From The Collaborative International Dictionary of English v.0.48:

thou \thou\ ([th]ou), pron. [Sing.: nom. Thou; poss. Thy
   ([th][imac]) or Thine ([th][imac]n); obj. Thee
   ([th][=e]). Pl.: nom. You (y[=oo]); poss. Your (y[=oo]r)
   or Yours (y[=oo]rz); obj. You.] [OE. thou, [thorn]u, AS.
   [eth][=u], [eth]u; akin to OS. & OFries. thu, G., Dan. & Sw.
   du, Icel. [thorn][=u], Goth. [thorn]u, Russ. tui, Ir. & Gael.
   tu, W. ti, L. tu, Gr. sy`, Dor. ty`, Skr. tvam. [root]185.
   Cf. Thee, Thine, Te Deum.]
   The second personal pronoun, in the singular number, denoting
   the person addressed; thyself; the pronoun which is used in
   addressing persons in the solemn or poetical style.
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         Art thou he that should come?            --Matt. xi. 3.
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   Note: "In Old English, generally, thou is the language of a
         lord to a servant, of an equal to an equal, and
         expresses also companionship, love, permission,
         defiance, scorn, threatening: whilst ye is the language
         of a servant to a lord, and of compliment, and further
         expresses honor, submission, or entreaty." --Skeat.
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   Note: Thou is now sometimes used by the Friends, or Quakers,
         in familiar discourse, though most of them corruptly
         say thee instead of thou.
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From The Collaborative International Dictionary of English v.0.48:

You \You\ ([=u]), pron. [Possess. Your ([=u]r) or Yours
   ([=u]rz); dat. & obj. You.] [OE. you, eou, eow, dat. &
   acc., AS. e['o]w, used as dat. & acc. of ge, g[=e], ye; akin
   to OFries. iu, io, D. u, G. euch, OHG. iu, dat., iuwih, acc.,
   Icel. y[eth]r, dat. & acc., Goth. izwis; of uncertain origin.
   [root]189. Cf. Your.]
   The pronoun of the second person, in the nominative, dative,
   and objective case, indicating the person or persons
   addressed. See the Note under Ye.
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         Ye go to Canterbury; God you speed.      --Chaucer.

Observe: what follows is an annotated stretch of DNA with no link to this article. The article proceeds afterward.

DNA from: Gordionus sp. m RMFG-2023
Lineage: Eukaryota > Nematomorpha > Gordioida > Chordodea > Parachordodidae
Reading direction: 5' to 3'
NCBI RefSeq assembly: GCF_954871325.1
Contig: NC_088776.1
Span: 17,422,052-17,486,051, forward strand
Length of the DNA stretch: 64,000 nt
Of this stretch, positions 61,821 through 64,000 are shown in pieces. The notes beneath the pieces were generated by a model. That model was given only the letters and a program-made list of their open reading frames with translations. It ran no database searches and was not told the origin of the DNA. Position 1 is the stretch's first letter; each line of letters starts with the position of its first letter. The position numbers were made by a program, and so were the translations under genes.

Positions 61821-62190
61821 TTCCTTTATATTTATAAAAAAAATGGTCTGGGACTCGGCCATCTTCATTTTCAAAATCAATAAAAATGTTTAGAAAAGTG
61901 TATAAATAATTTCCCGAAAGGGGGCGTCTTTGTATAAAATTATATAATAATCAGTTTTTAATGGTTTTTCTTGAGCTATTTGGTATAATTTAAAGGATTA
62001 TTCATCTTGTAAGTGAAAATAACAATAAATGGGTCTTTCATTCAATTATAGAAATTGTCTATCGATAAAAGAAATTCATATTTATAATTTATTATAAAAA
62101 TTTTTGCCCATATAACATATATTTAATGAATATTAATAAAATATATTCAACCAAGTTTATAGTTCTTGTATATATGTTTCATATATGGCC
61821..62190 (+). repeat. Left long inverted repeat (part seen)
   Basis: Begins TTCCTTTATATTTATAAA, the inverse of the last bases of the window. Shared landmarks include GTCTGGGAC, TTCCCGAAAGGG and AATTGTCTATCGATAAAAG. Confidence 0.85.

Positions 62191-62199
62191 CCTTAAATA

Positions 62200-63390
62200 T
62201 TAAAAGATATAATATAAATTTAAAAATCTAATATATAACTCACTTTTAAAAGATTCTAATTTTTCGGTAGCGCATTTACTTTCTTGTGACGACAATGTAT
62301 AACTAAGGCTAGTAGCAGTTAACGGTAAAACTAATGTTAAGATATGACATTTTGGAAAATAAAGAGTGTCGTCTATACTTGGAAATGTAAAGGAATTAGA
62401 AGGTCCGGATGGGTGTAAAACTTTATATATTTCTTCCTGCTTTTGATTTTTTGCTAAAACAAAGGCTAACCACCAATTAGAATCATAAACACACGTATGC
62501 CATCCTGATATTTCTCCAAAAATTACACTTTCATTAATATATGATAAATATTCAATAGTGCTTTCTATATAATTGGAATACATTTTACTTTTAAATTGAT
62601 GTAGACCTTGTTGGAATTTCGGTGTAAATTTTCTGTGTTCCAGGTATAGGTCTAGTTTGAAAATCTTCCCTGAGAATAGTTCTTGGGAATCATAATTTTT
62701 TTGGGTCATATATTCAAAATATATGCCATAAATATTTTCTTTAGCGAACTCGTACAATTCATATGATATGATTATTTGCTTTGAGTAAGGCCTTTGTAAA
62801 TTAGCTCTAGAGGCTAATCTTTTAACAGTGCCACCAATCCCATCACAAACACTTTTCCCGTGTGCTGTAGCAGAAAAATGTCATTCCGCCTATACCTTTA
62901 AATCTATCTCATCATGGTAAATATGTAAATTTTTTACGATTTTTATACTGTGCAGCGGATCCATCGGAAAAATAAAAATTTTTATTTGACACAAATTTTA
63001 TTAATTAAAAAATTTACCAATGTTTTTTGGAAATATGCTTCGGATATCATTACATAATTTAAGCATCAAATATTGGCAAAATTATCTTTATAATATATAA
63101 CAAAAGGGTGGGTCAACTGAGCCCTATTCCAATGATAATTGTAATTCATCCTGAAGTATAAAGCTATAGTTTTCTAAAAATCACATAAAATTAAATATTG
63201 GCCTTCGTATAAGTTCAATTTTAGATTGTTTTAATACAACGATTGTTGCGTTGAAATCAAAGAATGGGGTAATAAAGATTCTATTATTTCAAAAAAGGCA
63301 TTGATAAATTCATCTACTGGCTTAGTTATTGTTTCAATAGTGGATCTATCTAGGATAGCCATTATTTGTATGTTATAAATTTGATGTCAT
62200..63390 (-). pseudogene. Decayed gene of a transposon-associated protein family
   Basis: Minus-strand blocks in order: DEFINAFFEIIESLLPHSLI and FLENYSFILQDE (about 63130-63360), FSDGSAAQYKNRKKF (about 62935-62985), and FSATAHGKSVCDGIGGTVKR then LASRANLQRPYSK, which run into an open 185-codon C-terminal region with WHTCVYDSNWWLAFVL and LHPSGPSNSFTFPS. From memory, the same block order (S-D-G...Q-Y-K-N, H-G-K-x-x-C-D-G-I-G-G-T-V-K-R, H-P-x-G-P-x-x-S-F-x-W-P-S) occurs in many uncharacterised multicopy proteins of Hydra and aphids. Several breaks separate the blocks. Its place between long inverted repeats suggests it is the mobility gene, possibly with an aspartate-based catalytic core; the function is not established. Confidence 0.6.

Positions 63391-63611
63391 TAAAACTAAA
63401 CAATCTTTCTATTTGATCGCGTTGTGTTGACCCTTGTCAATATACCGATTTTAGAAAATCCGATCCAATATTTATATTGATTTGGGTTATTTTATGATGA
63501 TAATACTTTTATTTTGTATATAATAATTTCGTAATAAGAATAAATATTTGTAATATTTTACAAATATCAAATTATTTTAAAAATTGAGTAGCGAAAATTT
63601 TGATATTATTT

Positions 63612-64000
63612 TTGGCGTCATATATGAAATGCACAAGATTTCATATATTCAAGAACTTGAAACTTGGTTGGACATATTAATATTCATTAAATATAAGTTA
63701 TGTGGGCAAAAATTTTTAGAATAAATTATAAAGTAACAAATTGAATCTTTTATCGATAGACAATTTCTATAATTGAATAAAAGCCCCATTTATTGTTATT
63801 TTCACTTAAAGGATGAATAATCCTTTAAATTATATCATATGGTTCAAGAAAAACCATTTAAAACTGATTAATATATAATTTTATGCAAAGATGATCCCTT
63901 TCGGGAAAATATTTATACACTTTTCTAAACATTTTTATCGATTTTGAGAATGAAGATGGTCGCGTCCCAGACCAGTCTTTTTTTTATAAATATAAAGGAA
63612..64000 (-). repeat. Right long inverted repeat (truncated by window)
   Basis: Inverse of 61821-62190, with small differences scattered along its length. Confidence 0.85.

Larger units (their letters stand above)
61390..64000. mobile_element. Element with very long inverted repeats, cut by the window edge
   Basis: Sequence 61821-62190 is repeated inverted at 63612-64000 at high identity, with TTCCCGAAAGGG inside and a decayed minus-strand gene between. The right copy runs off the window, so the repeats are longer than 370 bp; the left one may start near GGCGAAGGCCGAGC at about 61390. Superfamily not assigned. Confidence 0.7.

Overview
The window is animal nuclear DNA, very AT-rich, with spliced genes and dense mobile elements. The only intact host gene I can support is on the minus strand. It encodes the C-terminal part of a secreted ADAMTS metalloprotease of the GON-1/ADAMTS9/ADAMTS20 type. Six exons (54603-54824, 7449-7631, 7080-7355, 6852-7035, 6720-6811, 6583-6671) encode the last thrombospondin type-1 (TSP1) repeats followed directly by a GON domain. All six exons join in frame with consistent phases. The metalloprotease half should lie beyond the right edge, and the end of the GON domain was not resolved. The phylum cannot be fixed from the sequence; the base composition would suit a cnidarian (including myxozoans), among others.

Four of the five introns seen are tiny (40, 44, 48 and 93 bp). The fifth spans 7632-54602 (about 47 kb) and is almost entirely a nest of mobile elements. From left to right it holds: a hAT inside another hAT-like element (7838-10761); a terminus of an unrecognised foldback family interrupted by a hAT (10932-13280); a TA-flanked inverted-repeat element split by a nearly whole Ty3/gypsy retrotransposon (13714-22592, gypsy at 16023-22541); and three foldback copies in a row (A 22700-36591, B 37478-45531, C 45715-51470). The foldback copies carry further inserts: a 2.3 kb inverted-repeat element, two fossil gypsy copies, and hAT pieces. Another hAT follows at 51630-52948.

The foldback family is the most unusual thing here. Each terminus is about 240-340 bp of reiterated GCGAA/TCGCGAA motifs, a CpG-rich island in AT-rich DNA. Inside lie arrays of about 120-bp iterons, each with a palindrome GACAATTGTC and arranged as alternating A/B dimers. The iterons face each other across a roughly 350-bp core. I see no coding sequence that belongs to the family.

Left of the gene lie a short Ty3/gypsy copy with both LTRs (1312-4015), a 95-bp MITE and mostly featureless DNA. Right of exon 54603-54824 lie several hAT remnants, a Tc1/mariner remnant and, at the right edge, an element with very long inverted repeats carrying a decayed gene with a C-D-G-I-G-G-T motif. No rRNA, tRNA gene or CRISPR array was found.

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         Good sir, I do in friendship counsel you
         To leave this place.                     --Shak.
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         In vain you tell your parting lover
         You wish fair winds may waft him over.   --Prior.
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   Note: Though you is properly a plural, it is in all ordinary
         discourse used also in addressing a single person, yet
         properly always with a plural verb. "Are you he that
         hangs the verses on the trees, wherein Rosalind is so
         admired ?" --Shak. You and your are sometimes used
         indefinitely, like we, they, one, to express persons
         not specified. "The looks at a distance like a
         new-plowed land; but as you come near it, you see
         nothing but a long heap of heavy, disjointed clods."
         --Addison. "Your medalist and critic are much nearer
         related than the world imagine." --Addison. "It is
         always pleasant to be forced to do what you wish to do,
         but what, until pressed, you dare not attempt." --Hook.
         You is often used reflexively for yourself of
         yourselves. "Your highness shall repose you at the
         tower." --Shak.
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From The Collaborative International Dictionary of English v.0.48:

Yours \Yours\ (["u]rz), pron.
   See the Note under Your.
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